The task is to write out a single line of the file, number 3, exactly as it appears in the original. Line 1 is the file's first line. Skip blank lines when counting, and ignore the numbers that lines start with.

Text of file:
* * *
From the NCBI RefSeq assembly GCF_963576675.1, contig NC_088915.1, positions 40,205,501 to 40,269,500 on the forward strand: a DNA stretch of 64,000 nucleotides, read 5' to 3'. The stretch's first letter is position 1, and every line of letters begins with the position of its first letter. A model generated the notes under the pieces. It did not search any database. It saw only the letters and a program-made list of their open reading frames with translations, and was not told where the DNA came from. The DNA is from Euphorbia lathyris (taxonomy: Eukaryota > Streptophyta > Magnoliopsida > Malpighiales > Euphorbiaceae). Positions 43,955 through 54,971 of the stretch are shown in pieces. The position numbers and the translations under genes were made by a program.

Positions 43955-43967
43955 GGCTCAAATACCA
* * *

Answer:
43955 GGCTCAAATACCA